Houston Stretcher Tipover Case Dismissed By Appellate Court

The City of Houston has prevailed in a lawsuit brought by the family of an elderly woman who died after a stretcher tipped over. Elizabeth Dott, 94, died 8 days after she sustained head injuries from the fall in July, 2020.

Dott’s daughter, Kathy Denby, filed suit against the city contending that the EMS personnel were negligent and grossly negligent in handling the stretcher. The facts as explained in the decision are as follows:

  • Kathy Denby’s mother, Elizabeth Dott, was 94 years old in July 2020.
  • When Dott experienced breathing difficulties, Denby’s husband called 9-1-1 to transport Dott to an emergency room for medical care.
  • After an evaluation, the emergency medical technicians who had been dispatched to Dott’s home decided to transport her to a nearby hospital for further evaluation and care.
  • The EMTs unloaded a stretcher from the ambulance, which was parked on the street near Dott’s inclined driveway.
  • The EMTs rolled the stretcher up the sloped driveway to the front door.
  • Dott, who was alert and responsive, was strapped onto the stretcher in a seated, upright position.
  • The EMTs rolled the stretcher, which was adjusted to an elevated position, down the driveway.
  • When the stretcher approached the bottom of the driveway, the EMTs began rolling the stretcher sideways before clearing the uneven tip of the curb.
  • Both Dott, who was strapped to the stretcher, and the stretcher fell sideways onto the ground. Dott suffered a broken thumb and a bleeding head wound, and she became unresponsive.
  • She was transported to a hospital with a trauma center rather than the nearby hospital originally intended. Dott never regained consciousness, and she died eight days later.

The city claimed it was entitled to governmental immunity on the claim, and sought to have the case dismissed. The trial court denied the city’s request, prompting an appeal to the First District Court of Appeals of Texas. The Court of Appeals agreed with the city, explaining its reasoning as follows:

  • Governmental immunity, like sovereign immunity from which it is derived, exists to protect political subdivisions, such as municipalities, from suit and liability for monetary damages. Governmental immunity deprives a trial court of subject matter jurisdiction over lawsuits in which the State’s political subdivisions have been sued unless immunity is waived by the Legislature.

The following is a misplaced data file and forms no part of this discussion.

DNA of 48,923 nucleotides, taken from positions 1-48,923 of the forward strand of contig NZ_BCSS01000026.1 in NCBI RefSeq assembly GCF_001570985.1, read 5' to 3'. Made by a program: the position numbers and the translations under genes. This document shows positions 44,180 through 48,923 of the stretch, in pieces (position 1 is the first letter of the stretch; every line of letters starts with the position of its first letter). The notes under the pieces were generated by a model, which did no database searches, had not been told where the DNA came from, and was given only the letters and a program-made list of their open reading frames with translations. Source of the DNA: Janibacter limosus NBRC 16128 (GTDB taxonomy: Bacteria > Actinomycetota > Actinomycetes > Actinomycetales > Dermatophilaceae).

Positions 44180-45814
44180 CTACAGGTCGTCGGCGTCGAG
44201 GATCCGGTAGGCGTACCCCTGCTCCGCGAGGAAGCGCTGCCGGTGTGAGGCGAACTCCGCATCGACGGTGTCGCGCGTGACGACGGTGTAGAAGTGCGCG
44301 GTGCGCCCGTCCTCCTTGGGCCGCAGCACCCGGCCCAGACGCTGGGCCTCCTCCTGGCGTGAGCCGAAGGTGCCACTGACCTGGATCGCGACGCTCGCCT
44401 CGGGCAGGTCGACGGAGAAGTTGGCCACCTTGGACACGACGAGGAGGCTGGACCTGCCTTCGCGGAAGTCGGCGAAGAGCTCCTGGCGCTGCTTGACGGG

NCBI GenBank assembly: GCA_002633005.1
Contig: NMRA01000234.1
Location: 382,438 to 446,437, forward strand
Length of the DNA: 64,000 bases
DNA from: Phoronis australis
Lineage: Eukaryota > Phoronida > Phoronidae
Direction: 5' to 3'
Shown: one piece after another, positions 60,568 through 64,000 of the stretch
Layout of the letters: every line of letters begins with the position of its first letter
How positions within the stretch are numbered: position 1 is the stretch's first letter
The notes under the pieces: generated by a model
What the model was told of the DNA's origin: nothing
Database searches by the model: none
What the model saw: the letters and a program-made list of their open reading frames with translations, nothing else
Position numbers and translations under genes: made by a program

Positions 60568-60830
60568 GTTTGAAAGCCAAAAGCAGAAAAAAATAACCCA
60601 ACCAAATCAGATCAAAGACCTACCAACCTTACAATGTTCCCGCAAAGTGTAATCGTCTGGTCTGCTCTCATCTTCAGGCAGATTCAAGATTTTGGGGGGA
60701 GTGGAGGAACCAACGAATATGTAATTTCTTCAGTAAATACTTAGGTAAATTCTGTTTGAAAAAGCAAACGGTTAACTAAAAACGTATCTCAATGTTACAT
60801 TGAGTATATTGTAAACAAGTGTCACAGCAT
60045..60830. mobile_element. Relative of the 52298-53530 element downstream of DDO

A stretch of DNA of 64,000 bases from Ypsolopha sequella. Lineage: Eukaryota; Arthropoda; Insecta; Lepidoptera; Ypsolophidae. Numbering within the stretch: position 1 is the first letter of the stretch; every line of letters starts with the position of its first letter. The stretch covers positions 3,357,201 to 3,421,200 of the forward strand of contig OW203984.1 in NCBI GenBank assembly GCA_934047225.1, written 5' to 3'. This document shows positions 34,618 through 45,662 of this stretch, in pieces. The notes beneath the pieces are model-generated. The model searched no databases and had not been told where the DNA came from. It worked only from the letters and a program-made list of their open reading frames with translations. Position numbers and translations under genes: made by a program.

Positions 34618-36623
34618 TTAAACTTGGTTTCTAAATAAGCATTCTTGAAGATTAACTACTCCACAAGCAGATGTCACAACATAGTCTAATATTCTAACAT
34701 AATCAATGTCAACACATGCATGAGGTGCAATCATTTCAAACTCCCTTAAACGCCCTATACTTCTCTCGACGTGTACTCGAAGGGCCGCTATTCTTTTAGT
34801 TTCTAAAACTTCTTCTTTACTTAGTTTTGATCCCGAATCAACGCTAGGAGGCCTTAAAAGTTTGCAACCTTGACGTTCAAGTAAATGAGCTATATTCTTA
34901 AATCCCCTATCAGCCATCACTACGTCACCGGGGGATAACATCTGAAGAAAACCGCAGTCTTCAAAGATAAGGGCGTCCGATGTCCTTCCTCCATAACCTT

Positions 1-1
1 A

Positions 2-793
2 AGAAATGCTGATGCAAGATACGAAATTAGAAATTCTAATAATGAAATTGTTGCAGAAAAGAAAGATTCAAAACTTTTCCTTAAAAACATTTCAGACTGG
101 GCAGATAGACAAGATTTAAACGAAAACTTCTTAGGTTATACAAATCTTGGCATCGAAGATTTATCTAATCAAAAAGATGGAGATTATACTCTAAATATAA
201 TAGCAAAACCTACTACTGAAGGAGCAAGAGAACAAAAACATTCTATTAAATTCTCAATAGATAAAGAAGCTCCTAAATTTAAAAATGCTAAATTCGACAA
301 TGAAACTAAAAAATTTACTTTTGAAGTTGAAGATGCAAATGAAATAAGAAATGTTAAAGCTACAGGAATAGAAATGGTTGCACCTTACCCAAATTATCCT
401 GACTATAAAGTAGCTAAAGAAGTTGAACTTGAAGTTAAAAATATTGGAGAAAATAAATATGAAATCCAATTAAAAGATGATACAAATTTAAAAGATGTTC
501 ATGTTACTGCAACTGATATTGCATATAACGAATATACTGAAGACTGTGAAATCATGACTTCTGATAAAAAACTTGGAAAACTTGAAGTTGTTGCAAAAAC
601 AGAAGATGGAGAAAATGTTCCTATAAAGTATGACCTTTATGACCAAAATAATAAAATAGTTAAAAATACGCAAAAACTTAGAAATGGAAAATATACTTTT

• The Legislature has expressly waived immunity to the extent provided by the Texas Tort Claims Act.
  • As relevant to this appeal, the TTCA generally waives governmental immunity for “personal injury and death so caused by a condition or use of tangible personal or real property if the governmental unit would, were it a private person, be liable to the claimant according to Texas law.”
  • Despite the general waiver of governmental immunity, the Legislature has provided exclusions and exceptions from the applicability of the TTCA
  • The statutory exception at issue in this appeal is section 101.062, the “9-1-1 Emergency Service” exception, which provides that the TTCA applies to a claim against a public agency that arises from an action of an employee of the public agency or a volunteer under direction of the public agency and that involves providing 9-1-1 service or responding to a 9-1-1 emergency call only if the action violates a statute or ordinance applicable to the action.
  • The City argues that the 9-1-1 Emergency Service exception to the waiver of immunity applies here because Denby called 9-1-1 seeking treatment and transportation for her mother, who was experiencing difficulty breathing, and the transportation of Dott down the driveway was part of the EMTs’ response to the 9-1-1 call. Denby argues that the 9-1-1 Emergency Service exception does not apply in this case. She asserts that section 101.062(b) only applies to an action involving “providing 9-1-1 service or responding to a 9-1-1 emergency call,” and “[w]hen the EMTs wheeled Mrs. Dott down her driveway, they were not acting under the pressure of an emergency response.”
  • We conclude that Denby’s claim arose from the action of employees “responding to a 9-1-1 emergency call.”
  • In this case, Denby alleged that the culpable action of the EMTs was the improper use of the stretcher to transport Dott from the house to the ambulance. Denby argues that the EMTs violated section 773.009 of the Texas Health and Safety Code and that, in light of this violation and the language of section 101.062(b), the City is not entitled to immunity under the 9-1-1 Emergency Services exception to the TTCA.
  • We conclude that the City retained immunity under section 101.062(b) of the Texas Civil Practice and Remedies Code.
  • We hold that the trial court erred by denying the City’s motion for summary judgment.
  • We reverse the trial court’s order denying the City’s motion for summary judgment, and we render judgment dismissing Denby’s suit for lack of subject-matter jurisdiction. Because of this disposition, it is not necessary to consider the City’s remaining arguments.

Here is a copy of the decision:

About Curt Varone

Curt Varone has over 40 years of fire service experience and 30 as a practicing attorney licensed in both Rhode Island and Maine. His background includes 29 years as a career firefighter in Providence (retiring as a Deputy Assistant Chief), as well as volunteer and paid on call experience. He is the author of two books: Legal Considerations for Fire and Emergency Services, (2006, 2nd ed. 2011, 3rd ed. 2014) and Fire Officer's Legal Handbook (2007), and is a contributing editor for Firehouse Magazine writing the Fire Law column.
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